I had to divert from field work on Sunday to take care of a couple of OMG its going to freeze items on the to do list. I fed the cows. I like to try and hold off until November but it was just not going to wait any longer. Annmarie had a great idea, we are going to feed one bale in the orchard and one bale in the pea field (#7 if we use the same counting and a total of 10 fields delineated by fence). This forces the cows to choose and not run off certain cows. I will swing the gates and isolate them to this area only in a few weeks when the weather gets bitter cold. I also had to fill in the ditch we dug this summer to fix the main water line leak. I had not done that yet, so I took the time to fill in the ditch with the piled up dirt I had dug out. It took a lot less time to fill it in than it did to dig it out. After that was all done then I did go pull the disc around.
I spent Monday and Tuesday evening/early nights on the tractor dragging the harrow around. This would have been easier if I had burned off the field first. It keeps getting clogged up with dead plant debris. The upper wheat field (#1) is so rutted from the flooding this spring that it just bounces you all over the place. It’s brutal to sit on that little tractor and get bounced like a monkey in a cage. If if did not keep my seatbelt on I would get tossed off of the tractor. The harrow has a bar and rolling compactor in the back, its an arena groomer, so I am able to really smooth out the field but it means going over the entire field a second time!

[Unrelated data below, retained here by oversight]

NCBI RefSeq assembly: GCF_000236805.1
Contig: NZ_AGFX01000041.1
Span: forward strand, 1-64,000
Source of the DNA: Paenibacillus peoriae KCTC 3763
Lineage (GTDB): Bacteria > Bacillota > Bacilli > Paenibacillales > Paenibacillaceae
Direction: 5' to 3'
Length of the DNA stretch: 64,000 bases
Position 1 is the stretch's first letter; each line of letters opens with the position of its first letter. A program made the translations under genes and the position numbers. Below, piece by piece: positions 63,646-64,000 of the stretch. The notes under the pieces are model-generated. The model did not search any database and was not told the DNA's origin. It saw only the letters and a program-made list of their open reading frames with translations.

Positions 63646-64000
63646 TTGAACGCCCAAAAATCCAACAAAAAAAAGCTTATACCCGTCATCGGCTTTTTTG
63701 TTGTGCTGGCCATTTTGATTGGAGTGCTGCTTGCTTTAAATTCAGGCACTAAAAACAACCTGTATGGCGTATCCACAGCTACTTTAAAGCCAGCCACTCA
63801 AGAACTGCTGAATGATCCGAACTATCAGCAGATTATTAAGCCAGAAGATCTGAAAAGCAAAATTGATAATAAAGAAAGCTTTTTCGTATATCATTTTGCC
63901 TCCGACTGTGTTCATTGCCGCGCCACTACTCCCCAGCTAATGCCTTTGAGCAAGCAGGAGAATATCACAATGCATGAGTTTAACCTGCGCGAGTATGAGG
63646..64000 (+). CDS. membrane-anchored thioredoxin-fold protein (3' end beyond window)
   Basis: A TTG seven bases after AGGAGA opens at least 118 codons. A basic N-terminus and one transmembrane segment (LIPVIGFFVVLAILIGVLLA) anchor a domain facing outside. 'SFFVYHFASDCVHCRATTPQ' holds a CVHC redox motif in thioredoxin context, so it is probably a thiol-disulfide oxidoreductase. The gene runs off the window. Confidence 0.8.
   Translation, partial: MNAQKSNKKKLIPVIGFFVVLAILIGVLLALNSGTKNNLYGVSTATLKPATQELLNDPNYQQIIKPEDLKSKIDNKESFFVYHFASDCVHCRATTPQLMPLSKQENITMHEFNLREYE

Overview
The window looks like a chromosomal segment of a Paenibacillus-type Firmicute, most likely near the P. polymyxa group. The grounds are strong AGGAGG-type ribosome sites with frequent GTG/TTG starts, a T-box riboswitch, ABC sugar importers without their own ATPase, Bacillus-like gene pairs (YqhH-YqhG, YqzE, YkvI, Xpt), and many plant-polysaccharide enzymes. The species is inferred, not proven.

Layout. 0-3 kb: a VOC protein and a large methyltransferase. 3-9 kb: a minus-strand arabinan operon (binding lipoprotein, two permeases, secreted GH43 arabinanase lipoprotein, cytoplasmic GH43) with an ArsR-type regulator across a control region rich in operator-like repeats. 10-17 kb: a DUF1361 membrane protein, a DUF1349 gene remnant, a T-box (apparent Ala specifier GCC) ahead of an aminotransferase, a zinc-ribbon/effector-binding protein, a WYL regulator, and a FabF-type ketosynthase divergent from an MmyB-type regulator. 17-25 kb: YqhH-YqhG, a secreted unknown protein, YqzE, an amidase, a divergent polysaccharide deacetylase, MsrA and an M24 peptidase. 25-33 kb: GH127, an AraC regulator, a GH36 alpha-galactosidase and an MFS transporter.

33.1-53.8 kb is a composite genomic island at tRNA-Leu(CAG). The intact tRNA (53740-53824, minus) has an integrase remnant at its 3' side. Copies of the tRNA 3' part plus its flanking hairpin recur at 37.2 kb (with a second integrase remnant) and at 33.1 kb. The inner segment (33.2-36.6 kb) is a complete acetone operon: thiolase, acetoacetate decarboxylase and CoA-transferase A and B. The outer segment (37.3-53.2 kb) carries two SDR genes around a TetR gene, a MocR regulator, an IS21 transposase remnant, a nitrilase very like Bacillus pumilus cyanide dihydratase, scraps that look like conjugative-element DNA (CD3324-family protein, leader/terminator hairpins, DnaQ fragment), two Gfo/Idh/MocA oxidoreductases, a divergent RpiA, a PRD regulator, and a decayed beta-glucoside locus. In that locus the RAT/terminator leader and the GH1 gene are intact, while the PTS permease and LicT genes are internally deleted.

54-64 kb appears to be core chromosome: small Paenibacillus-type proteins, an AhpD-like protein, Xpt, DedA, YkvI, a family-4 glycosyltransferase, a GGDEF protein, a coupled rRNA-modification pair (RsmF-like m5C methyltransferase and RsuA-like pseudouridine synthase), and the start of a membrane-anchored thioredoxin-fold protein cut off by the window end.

Driving around in circles leaves lots of time to think. There are definitely more mice out in the dark then daylight. Unfortunately, there are not six hawks and the local kestrel resident swooping down and killing them at night. I started wishing for owls to drop out of the sky and swoop down and catch mice but none came. Then I thought it would be cool if large mice eating bats would drop out of the sky and start picking up and flying off with mice, very cool. But then it dawned on me that the bats would probably have to be fairly big and blood suckers. It sounded less cool after that so I went on to large spiders. But then I figured the spiders homes would be in the very dirt I was turning up and then the tractor is not tall enough and has no cab. I do not want huge spiders crawling all over me. I went back to my original idea of owls, owls are safe. I had to give it up Tuesday night after a harrow part came loose and I needed two wrenches and only had one on the tractor. It was a sign from above to be done.